You mention sanding on a downdraft table. Are you wanting to connect to the downdraft table or to the sander?
If connecting to the downdraft table, use a standard dust collector. More CFM is better and if this is a home-made downdraft, you can add more holes or make it larger so your collector pulls more CFM (more holes = less restriction = higher CFM from the fan).
If connecting to the sander, you want a shop-vac style because you will be using a 1-1/4" hose. I would not want to wrestle a sander with 2-1/2" hose.
I didn't know the Oneida collector filters are HEPA rated, maybe so now? The Festool vacs have HEPA 2nd stage filters. Although the vacs are expensive, they are very quiet and replacement HEPA filters in those have to be much less than a HEPA for a 3HP collector. In general, sanding dust is too fine for consumer grade cyclones anyway, a lot of it will end up in your filters, blinding them. Also, when you pull less CFM, the cyclone efficiency in drastically reduced which will allow even more carryover to the filters.
David, the language I used regarding the 2.5" port was referring to the effective cross sectional area of that opening. Take my Felder sliding saw. It has a 5" port on the back of the machine. Inside it connects directly to a 4" flex hose. That 4" flex hose connects to the cast iron blade guard which has an oval opening with an effective cross sectional area of a 3.25" diameter round port. Most machines have a smaller opening at the point of dust generation than the port on the back of the machine.
Originally Posted by David Kumm
I broke the paper into small enough files to upload.
Actually I'm right with you Joe. I was referring to the posts comparing shop vacs with a smart. If you go to the Cincinnati Fan tables and look at the RBE 9 at 3450 rpm you will see that my impeller is basically a larger version of yours. With long runs and lots of pneumatic gates, I was locked into my existing pipe at 5" reducing to 7". A typical 7.5 collector is built for 10" mains and large or multiple ports to keep the velocity up. My one machine at a time use meant I needed to use a fan that operated at higher pressure so the velocity in the mains could stay in the 3000+ range. It turned out I didn't need the speed control other than to occasionally increase hz when running the Oakley or reducing to clear the shop air with less noise. A 15.75x6.25 radial is loud. Mine is in the attic and I have accoustical blankets around the cartridges. My system was scrounged off ebay, and other finds, VFD, Torit 20-5 cyclone, RBE 9 blower and motor, blankets, muffler, and 4 Wynn nano cartridges. I use an anemometer too as I found my prior lack of testing caused me to reinvent the wheel more than once.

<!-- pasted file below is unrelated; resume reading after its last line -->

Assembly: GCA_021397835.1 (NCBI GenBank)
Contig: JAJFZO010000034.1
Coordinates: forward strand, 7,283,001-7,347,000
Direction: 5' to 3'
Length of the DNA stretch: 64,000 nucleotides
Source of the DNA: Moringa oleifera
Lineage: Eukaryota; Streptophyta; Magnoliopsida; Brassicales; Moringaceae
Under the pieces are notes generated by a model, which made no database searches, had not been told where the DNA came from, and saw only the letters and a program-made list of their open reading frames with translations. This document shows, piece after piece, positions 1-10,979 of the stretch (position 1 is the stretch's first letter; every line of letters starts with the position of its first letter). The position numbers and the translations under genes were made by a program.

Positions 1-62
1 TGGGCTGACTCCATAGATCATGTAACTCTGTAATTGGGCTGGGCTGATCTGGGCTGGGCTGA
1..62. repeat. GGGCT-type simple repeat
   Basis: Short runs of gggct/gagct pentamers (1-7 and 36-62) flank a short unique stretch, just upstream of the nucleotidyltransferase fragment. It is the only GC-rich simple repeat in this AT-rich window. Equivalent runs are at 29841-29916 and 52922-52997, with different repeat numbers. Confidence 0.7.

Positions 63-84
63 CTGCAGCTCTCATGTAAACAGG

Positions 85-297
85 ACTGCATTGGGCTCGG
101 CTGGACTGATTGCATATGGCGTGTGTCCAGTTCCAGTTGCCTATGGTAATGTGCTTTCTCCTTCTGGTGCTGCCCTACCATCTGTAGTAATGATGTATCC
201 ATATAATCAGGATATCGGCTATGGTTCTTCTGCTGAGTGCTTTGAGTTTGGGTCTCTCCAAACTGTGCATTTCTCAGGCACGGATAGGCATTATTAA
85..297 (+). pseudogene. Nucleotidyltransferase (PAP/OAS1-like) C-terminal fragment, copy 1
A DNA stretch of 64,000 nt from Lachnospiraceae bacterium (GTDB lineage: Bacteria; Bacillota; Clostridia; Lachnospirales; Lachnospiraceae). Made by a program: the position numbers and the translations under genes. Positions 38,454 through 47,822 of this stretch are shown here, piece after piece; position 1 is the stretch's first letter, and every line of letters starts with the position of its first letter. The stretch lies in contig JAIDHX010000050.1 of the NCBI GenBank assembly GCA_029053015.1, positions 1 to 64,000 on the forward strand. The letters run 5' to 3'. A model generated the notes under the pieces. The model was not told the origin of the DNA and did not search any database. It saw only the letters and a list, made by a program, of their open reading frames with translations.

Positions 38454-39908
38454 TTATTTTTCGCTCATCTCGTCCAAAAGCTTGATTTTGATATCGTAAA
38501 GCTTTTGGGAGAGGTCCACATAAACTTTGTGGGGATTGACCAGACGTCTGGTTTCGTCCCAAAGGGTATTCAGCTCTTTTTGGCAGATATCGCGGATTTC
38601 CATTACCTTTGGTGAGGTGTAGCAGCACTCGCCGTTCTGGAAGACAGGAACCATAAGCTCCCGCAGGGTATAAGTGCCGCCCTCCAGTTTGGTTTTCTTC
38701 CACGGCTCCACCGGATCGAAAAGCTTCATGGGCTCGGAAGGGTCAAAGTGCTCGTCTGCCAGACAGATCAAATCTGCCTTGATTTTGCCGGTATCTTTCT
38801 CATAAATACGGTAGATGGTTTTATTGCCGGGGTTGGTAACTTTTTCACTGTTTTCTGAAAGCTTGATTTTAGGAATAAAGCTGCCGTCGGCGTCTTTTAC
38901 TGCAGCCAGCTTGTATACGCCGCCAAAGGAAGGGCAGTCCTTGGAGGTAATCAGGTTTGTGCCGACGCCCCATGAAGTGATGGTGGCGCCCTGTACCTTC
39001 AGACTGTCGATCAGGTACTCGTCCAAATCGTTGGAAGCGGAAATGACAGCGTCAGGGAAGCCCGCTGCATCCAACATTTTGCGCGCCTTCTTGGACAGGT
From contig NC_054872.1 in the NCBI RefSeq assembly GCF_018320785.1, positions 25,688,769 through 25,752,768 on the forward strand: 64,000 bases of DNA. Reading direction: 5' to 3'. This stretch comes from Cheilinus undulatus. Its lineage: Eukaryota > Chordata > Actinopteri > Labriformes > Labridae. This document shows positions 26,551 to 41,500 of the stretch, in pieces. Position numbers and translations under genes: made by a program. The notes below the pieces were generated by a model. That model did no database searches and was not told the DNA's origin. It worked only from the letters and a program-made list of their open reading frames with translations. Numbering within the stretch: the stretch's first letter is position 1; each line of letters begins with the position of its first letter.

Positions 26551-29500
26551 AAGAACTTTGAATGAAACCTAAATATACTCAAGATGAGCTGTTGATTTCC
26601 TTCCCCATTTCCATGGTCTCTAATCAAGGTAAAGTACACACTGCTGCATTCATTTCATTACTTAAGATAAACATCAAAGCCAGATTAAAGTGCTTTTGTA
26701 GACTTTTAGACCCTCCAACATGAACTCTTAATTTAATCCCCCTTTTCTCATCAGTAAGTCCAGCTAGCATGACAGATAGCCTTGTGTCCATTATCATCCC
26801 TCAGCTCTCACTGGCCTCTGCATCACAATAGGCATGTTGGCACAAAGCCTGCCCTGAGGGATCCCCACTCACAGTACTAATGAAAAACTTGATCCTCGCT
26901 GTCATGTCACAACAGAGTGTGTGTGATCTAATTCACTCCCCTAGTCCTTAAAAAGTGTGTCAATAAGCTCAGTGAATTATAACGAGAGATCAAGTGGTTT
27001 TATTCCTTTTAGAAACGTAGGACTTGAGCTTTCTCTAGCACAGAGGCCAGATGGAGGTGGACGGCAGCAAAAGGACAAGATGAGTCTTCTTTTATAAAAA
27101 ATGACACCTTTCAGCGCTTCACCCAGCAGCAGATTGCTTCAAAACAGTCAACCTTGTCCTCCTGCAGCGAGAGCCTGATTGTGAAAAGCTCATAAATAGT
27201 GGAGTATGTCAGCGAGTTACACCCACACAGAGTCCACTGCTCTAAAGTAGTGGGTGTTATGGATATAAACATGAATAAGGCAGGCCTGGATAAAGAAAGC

Even with the noise, I'm a believer in radial fans but understand why hobby systems don't use them. It is easy to burn out a motor if you don't monitor the amp draw or have a built in system to do it. Curved blade fans can be designed to top out before the motor reaches FLA so there is less chance that someone venting outside with large pipes and ports will destroy the motor. Dave
I don't know about the merits of a smart vacuum but I do think I understand shop vac setups. I use a Rigid with a filter like this:
It pulls through a dust deputy and the vac and cyclone sit on a cart based upon plans from Woodsmith. The HEPA filter is $30. A 6 gallon Rigid vac is about $50. The dust deputy is also about $50. I put an autoswitch on which was about $40 and works even with my 15A table saw. A sheet of plywood is around $30. So for about $200 you can have a very functional shop vac with HEPA filtration. It's noisy but I wear muffs in the shop anyway. Nearly all the tools are noisy. Right now, this is all I use. It won't handle the planner or jointer but works for the other tools. I need the shop vac for the tracksaw and sanders and it works as well as my little DC did for the CMS and RAS and table saw.
I'm not claiming anything about DCs. But effective shop vacs for me start about $200. Not $600.
Jim, read the Amazon reviews (especially this old one)- despite what the listing says, it is not a true HEPA filter (at least not five years ago). Also, read what people say about it loading up quickly. Also, a shopvac will not provide the CFM needed for a CMS or tablesaw.